What to do if you encounter a polar bear
Nick Cox works as the station manager at the NERC Svalbard Research station – read his tips on what to do if you see a polar bear.
I teach rifle and polar bear safety. I have seen countless bears and have only once had a near encounter where I had to chase a mother and cub away.
1: If a day were an hour a bear sleeps for 50 minutes. Beware sleeping bears – whistle, talk make any noise to alert a sleeping bear and wake it in time for it to gather its wits and make a retreat.
2: A mother with cub or cubs is always dangerous.
3: Two year old cubs that have just left their mother are extremely dangerous. They are easily frightened and often hungry. Some have had to be shot in self defence. Their bellies contained seaweed.
4: If you see a bear, get down wind and head for an area, perhaps high ground, with a clear view. Call on your radio for assistance. Make flares and rifles ready. Rifle safety must not be forgotten. There have been some near miss incidents where rifle safety has been second to bear safety.
5: Bears zig zag and can for no apparent reason turn 180 degrees in their tracks. Do not let down your guard if the bear appears to be going away from you.
6: If a bear approaches close ranks and stand in a tight group. They hate the noise of a plastic bag (rucksack liner) being shaken at them.If the bear approaches closer, fire a flare or rifle round at the ground between you and the bear or at a safe bank of ground where the flare or rifle round will safely bury itself.
7: If you have to retreat drop a piece of clothing which the bear might investigate allowing you more time to retreat.
Nick Cox, station manager at the NERC Svalbard Research station
Arctic Science Summit
You are attending the Arctic Science Summit 2042
The Arctic Ocean is almost ice free all summer. The fragile ecosystem of the Arctic has been severely affected by climate change. The polar bear is threatened with extinction. You have to make a case for conserving this species.
- Describe how the environment has changed, and the consequences of easier access to this remote region. Consider the indigenous people and their relationship with the species. Look at protected areas and how they might be managed. Then present your case for conservation to the delegates.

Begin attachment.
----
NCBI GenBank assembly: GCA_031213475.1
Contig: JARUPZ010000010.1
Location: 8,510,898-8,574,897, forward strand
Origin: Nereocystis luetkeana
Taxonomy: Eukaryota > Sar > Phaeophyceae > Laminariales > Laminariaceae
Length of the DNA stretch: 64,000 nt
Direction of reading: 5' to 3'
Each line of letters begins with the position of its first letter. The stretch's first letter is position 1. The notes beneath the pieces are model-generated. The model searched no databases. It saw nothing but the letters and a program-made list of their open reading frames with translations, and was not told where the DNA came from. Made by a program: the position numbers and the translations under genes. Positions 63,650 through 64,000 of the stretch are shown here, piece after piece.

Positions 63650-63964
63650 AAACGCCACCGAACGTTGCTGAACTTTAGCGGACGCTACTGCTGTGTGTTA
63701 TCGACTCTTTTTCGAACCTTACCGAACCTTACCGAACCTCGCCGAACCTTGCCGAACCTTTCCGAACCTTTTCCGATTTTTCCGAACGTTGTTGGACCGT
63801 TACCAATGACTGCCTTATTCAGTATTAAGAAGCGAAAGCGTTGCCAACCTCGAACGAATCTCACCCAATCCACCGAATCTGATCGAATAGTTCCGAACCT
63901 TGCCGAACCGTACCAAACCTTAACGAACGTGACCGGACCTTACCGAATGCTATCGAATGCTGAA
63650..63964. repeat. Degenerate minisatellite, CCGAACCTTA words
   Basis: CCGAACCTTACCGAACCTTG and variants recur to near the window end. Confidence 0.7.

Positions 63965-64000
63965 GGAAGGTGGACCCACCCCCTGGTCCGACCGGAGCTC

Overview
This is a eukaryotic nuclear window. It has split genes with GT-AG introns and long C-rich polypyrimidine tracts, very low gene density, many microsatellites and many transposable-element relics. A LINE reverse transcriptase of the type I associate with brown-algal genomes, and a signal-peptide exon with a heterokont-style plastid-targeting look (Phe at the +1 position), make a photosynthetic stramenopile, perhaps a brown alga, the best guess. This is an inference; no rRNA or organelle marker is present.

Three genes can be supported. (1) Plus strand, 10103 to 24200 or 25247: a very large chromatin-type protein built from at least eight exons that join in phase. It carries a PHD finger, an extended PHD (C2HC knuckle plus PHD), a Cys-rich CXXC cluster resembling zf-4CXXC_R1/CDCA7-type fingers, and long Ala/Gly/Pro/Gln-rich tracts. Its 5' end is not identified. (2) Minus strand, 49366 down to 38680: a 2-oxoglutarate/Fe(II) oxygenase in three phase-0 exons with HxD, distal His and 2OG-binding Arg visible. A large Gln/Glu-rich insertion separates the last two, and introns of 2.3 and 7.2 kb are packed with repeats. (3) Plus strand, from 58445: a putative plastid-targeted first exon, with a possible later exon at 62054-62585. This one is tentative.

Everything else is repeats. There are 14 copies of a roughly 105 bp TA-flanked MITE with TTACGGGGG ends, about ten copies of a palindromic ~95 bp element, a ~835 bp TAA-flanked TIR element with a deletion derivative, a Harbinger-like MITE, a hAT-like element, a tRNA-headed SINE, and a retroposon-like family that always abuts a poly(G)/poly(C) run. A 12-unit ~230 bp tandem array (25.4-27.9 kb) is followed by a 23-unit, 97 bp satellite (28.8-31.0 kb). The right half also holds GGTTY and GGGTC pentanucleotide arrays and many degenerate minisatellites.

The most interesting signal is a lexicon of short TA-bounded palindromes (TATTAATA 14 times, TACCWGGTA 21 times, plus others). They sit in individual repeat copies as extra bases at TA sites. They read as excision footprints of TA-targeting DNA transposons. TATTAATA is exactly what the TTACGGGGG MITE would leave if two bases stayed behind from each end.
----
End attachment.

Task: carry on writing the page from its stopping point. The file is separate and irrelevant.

Future of the species
The Svalbard Global Seed Vault – a bunker designed to keep samples of the world’s seeds safe at -18°C – opened in February 2008 in northern Norway.
The Seed Vault has the capacity to store 4.5 million varieties of crops. Each variety will contain on average 500 seeds, so a maximum of 2.5 billion seeds may be stored in the Vault.
Currently, the Vault holds more than 890,000 samples, originating from almost every country in the world. Ranging from unique varieties of major African and Asian food staples such as maize, rice, wheat, cowpea, and sorghum to European and South American varieties of eggplant, lettuce, barley, and potato. In fact, the Vault already holds the most diverse collection of food crop seeds in the world.
The focus of the Vault is to safeguard as much of the world’s unique crop genetic material as possible, while also avoiding unnecessary duplication. It will take some years to assemble because some genebanks need to multiply stocks of seed first, and other seeds need regenerating before they can be shipped to Svalbard.
- Find out more at Crop Trust
- Why is maintaining biodiversity important?
- What seeds would YOU choose store in the seed bank?
- Are there any plants, landscapes or environments that you would definitely want protected by storing seeds?
- What plants do you think are most useful to humans now? How about in the future?
- There are already over 1400 local seed banks around the world, but many are in politically unstable or environmentally threatened nations. So why is Svalbard a good location?